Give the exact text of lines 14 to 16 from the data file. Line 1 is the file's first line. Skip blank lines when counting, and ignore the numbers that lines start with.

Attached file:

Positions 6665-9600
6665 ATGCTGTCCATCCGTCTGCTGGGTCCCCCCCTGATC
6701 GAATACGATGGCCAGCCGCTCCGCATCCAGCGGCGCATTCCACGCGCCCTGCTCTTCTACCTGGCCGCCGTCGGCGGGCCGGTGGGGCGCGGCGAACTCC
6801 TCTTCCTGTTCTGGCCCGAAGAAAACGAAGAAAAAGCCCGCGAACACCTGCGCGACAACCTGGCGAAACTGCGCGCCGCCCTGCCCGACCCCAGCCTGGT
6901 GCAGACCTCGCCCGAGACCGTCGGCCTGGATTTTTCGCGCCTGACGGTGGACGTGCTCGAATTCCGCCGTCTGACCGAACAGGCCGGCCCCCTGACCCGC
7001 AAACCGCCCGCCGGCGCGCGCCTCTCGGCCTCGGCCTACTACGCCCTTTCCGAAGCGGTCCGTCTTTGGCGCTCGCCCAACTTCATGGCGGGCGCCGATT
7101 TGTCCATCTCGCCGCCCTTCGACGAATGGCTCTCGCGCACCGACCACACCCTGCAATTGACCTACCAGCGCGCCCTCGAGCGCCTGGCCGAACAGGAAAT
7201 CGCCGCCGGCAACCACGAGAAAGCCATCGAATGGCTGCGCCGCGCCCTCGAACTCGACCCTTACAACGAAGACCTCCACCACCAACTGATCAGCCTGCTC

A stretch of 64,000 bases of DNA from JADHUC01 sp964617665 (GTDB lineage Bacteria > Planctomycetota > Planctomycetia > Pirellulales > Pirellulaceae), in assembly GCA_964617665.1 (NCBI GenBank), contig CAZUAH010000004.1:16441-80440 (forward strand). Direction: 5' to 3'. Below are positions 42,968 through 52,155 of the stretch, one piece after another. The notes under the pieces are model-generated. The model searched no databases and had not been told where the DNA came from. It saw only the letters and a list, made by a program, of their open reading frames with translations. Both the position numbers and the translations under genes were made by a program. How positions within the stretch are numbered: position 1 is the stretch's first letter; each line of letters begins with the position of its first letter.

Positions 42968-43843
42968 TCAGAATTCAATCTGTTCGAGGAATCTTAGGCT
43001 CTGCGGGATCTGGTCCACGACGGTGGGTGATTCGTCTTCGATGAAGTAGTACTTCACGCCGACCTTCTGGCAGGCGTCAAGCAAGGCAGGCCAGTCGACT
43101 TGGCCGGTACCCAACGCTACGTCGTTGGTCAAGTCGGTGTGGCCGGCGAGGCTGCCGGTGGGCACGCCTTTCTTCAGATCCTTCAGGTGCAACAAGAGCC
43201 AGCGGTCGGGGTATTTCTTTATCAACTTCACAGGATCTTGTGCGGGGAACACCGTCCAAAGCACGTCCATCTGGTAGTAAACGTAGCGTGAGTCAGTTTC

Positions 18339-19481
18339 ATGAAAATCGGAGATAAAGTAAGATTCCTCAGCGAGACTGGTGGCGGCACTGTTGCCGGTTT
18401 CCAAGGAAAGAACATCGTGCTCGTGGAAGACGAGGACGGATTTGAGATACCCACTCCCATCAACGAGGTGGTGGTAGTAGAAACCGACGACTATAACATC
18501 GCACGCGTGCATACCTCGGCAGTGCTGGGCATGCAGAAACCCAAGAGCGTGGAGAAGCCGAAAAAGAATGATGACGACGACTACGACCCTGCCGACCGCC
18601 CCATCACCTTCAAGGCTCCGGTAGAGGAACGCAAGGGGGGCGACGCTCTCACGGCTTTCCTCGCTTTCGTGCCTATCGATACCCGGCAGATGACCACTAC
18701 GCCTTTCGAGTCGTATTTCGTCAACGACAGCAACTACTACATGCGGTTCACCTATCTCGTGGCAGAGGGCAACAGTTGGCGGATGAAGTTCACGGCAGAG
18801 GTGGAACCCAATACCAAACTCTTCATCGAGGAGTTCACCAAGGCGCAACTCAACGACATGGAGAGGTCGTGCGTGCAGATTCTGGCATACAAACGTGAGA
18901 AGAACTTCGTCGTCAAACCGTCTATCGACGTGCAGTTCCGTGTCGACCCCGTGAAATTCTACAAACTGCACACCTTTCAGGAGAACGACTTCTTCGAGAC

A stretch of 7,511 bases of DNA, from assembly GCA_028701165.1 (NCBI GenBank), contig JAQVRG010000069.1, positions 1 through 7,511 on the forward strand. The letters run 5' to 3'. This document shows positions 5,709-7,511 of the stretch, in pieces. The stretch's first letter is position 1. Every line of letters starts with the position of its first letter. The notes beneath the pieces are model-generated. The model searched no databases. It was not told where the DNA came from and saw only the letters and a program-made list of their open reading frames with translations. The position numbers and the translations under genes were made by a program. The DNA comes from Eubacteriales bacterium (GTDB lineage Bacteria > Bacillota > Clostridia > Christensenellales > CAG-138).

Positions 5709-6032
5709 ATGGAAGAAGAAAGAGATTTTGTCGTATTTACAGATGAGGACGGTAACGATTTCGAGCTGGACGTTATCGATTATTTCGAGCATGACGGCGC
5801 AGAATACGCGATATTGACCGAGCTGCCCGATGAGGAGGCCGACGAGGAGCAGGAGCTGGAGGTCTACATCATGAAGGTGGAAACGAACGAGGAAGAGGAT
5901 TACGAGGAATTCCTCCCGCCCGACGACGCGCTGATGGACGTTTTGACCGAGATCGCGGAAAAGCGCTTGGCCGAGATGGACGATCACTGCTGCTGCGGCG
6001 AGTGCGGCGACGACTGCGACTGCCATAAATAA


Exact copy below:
43201 AGCGGTCGGGGTATTTCTTTATCAACTTCACAGGATCTTGTGCGGGGAACACCGTCCAAAGCACGTCCATCTGGTAGTAAACGTAGCGTGAGTCAGTTTC

Positions 18339-19481
18339 ATGAAAATCGGAGATAAAGTAAGATTCCTCAGCGAGACTGGTGGCGGCACTGTTGCCGGTTT